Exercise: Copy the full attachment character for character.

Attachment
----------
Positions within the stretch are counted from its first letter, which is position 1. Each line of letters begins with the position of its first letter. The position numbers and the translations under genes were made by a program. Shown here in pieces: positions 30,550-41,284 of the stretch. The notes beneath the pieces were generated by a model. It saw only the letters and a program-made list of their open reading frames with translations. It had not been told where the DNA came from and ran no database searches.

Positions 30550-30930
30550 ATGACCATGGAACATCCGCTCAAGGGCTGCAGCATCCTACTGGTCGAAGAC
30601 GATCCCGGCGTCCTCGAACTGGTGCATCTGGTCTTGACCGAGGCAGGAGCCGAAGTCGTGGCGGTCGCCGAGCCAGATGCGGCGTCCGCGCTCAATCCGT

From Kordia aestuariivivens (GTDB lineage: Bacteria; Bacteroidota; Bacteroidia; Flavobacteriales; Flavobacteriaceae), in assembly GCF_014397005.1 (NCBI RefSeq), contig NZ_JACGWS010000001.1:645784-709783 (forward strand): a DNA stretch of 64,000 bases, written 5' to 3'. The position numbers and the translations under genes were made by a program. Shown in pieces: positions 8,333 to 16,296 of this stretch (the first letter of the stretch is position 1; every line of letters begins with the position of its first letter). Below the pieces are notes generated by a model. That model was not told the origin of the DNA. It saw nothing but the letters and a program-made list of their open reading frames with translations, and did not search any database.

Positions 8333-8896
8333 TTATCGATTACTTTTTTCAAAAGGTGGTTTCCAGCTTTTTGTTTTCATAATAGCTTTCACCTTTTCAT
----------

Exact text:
Positions within the stretch are counted from its first letter, which is position 1. Each line of letters begins with the position of its first letter. The position numbers and the translations under genes were made by a program. Shown here in pieces: positions 30,550-41,284 of the stretch. The notes beneath the pieces were generated by a model. It saw only the letters and a program-made list of their open reading frames with translations. It had not been told where the DNA came from and ran no database searches.

Positions 30550-30930
30550 ATGACCATGGAACATCCGCTCAAGGGCTGCAGCATCCTACTGGTCGAAGAC
30601 GATCCCGGCGTCCTCGAACTGGTGCATCTGGTCTTGACCGAGGCAGGAGCCGAAGTCGTGGCGGTCGCCGAGCCAGATGCGGCGTCCGCGCTCAATCCGT

From Kordia aestuariivivens (GTDB lineage: Bacteria; Bacteroidota; Bacteroidia; Flavobacteriales; Flavobacteriaceae), in assembly GCF_014397005.1 (NCBI RefSeq), contig NZ_JACGWS010000001.1:645784-709783 (forward strand): a DNA stretch of 64,000 bases, written 5' to 3'. The position numbers and the translations under genes were made by a program. Shown in pieces: positions 8,333 to 16,296 of this stretch (the first letter of the stretch is position 1; every line of letters begins with the position of its first letter). Below the pieces are notes generated by a model. That model was not told the origin of the DNA. It saw nothing but the letters and a program-made list of their open reading frames with translations, and did not search any database.

Positions 8333-8896
8333 TTATCGATTACTTTTTTCAAAAGGTGGTTTCCAGCTTTTTGTTTTCATAATAGCTTTCACCTTTTCAT